On Namibia’s communal land, communities organized in conservancies manage an enormous asset: Some of Namibia’s most pristine and scenic landscapes as well as their iconic wildlife. But conservation costs money, and the costs of living with wildlife can be high.Therefore, the tourism businesses associated with TOSCO (Tourism Supporting Conservation) have decided to pay a voluntary conservation contribution to selected conservancies.
On 06 July the Puros lion rangers sent this report on Rosh’s death to TOSCO:
“Dear TOSCO Team
We had a terrible incident where we discover that Rosh was shot to death. Rosh was born in September 2004 at Uniab river and then move to Hoanib river where he spent time with the lioness of the flood plain and Okongue pride. Continue reading “The Case “Rosh” – Lions and Responsible Tourism”
This report from the lion rangers in the Puros Conservancy raises hopes for the desert lions in the Puros area. Although the “Terrace Male” is not tolerated close to the village, which is more than understandable, the local community is not resorting to killing/poisoning (like it happened not long time ago), but rather makes an effort to chase him away. Let’s give kudos to the Puros community!
This lion ranger report came shortly before the news of three lions poisoned in the Anabeb Conservancy. The lion ranger programme there is still in its infancy.
Today, the lion rangers reported, that the “Terrace Male” is again close to Puros… It is a fragile truce, and one individual could ruin the efforts of many. But everybody will keep on working hard to ensure a future for Namibia’s desert lions.
Puros Conservancy, Lion Ranger Report 20/05/2014
Only one dead cow in 2013! Since the start of the lion officer programme end of 2012 only one farmer lost one cow to lions in the Puros conservancy.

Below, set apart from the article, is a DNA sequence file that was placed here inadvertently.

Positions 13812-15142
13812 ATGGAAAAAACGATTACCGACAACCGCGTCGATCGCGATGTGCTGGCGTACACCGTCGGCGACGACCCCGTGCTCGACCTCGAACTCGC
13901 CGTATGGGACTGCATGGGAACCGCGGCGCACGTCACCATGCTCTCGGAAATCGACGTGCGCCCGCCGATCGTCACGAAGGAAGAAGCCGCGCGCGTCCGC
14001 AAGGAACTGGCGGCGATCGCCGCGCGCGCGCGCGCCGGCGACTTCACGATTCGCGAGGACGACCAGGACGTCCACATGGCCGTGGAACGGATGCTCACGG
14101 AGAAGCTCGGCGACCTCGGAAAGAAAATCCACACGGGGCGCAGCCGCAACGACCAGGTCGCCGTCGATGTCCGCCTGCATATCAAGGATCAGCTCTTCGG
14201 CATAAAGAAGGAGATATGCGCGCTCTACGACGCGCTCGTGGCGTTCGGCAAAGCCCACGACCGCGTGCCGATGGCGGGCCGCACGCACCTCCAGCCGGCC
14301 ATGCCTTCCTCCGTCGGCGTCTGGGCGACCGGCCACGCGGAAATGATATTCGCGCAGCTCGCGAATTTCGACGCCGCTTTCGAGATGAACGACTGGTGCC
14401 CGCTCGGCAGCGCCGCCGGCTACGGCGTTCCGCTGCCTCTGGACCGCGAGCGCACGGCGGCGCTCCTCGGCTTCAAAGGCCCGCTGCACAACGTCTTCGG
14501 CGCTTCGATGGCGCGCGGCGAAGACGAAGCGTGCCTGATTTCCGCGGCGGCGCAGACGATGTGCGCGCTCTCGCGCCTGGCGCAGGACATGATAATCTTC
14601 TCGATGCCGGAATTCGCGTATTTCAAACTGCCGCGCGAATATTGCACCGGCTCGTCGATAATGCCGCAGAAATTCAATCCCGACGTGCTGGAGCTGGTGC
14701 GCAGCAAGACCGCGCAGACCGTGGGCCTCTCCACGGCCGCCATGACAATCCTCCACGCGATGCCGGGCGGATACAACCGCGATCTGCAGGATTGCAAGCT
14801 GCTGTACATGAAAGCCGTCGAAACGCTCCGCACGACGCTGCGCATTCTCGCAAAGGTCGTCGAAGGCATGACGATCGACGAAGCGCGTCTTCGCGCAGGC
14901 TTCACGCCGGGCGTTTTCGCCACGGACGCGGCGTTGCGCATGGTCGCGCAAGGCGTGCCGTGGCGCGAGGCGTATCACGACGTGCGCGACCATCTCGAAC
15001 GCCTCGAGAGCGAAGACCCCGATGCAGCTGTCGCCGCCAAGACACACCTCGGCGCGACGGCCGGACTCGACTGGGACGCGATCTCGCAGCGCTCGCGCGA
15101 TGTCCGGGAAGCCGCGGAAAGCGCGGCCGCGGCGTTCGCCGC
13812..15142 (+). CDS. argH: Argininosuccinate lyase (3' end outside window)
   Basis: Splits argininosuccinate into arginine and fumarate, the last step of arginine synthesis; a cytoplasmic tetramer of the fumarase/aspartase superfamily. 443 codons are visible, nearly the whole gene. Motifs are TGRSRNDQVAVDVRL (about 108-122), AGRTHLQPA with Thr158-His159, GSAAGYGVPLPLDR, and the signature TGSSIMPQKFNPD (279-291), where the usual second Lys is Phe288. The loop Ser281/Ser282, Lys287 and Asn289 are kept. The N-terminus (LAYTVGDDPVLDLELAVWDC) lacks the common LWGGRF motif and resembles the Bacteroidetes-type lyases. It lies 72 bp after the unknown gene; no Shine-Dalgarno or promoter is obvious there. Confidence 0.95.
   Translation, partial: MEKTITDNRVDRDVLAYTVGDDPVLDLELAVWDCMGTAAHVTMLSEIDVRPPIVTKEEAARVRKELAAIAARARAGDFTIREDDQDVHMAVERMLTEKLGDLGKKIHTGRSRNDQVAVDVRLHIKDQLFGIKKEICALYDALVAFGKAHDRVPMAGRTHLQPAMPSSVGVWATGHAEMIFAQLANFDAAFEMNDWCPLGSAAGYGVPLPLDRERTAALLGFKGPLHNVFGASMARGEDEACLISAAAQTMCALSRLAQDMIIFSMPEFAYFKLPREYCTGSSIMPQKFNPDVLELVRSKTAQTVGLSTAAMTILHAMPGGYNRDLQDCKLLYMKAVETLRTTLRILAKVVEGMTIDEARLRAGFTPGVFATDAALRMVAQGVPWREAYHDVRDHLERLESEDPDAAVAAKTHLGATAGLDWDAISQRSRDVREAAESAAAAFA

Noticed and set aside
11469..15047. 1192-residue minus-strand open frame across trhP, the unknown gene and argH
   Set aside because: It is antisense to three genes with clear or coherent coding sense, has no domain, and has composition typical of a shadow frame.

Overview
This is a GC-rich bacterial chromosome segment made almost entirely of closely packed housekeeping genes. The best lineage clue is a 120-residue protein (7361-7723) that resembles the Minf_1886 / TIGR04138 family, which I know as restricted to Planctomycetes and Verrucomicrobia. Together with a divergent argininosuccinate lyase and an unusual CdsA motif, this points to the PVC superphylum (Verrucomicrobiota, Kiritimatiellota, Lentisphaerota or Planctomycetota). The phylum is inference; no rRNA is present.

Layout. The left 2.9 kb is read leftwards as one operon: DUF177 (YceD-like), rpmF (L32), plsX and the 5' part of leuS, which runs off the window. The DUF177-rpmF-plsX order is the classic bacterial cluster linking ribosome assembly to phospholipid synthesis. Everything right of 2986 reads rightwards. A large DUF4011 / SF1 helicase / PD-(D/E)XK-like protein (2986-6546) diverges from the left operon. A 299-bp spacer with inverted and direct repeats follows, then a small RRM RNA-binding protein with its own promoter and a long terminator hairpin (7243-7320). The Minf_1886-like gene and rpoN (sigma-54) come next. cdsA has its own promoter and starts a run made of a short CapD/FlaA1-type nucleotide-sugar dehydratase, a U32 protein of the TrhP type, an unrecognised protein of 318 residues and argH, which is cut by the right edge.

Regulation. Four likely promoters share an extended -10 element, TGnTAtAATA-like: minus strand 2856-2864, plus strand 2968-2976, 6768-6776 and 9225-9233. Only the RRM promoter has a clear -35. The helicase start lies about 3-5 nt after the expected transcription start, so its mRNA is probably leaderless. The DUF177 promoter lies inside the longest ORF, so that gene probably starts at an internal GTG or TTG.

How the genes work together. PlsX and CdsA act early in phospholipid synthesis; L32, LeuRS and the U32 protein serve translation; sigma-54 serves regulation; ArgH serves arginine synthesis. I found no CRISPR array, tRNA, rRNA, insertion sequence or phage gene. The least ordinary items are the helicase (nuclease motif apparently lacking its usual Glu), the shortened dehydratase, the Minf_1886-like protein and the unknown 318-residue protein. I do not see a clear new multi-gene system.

All over Africa, lions are killed by local people whose livelihood is threatened by lions. Whereas we all have an interest in the lions and the wild places they live in, the local people bear the costs, e. g. when lions eat their cattle and goats or elephants raid their crops. And they retaliate by killing lions.
When the “Hobatere Male” and “Leonardo” were shot for trophy in 2010, one could have thought, it would not happen again. Dr. Stander, from the renowned Desert Lion Conservation Project, had warned then, that the number of adult male lions had been reduced to a critical low. He consequently reasoned that it was not sustainable to continue hunting adult male lions . The responsible authorities then took the right measures. The Ministry of Environment & Tourism (MET) asked the hunting community not to shoot collared lions. Also, MET suspended giving hunting permits for adult male lions for trophy. The sex ratio in the desert lion population is not back to normal yet. And, the Dorob Male was a collared adult lion that had never killed any livestock. At the time of his death he was mating with “Monica”. Therefore, the shooting of the “Dorob Male” in an apparently legal hunt end of September 2013, must be considered as a setback for the conservation of Namibia’s famous desert adapted lions.
- Research findings indicate that the lions move between the Huab and Springbok Rivers, and possibly as far south as the Ugab River. The lions have not yet identified with the “stable” food source of the livestock (e.g. becoming habitual “problem lions”). But, if something is not done soon to protect the livestock from the lions and they continue killing livestock, the lions will become habitual livestock killers.
After several meeting with Torra Conservancy, local farmers, Tourism lodge, Desert Lion Conservation project and TOSCO, a lion management plan has been redacted in order to get support and fundraising.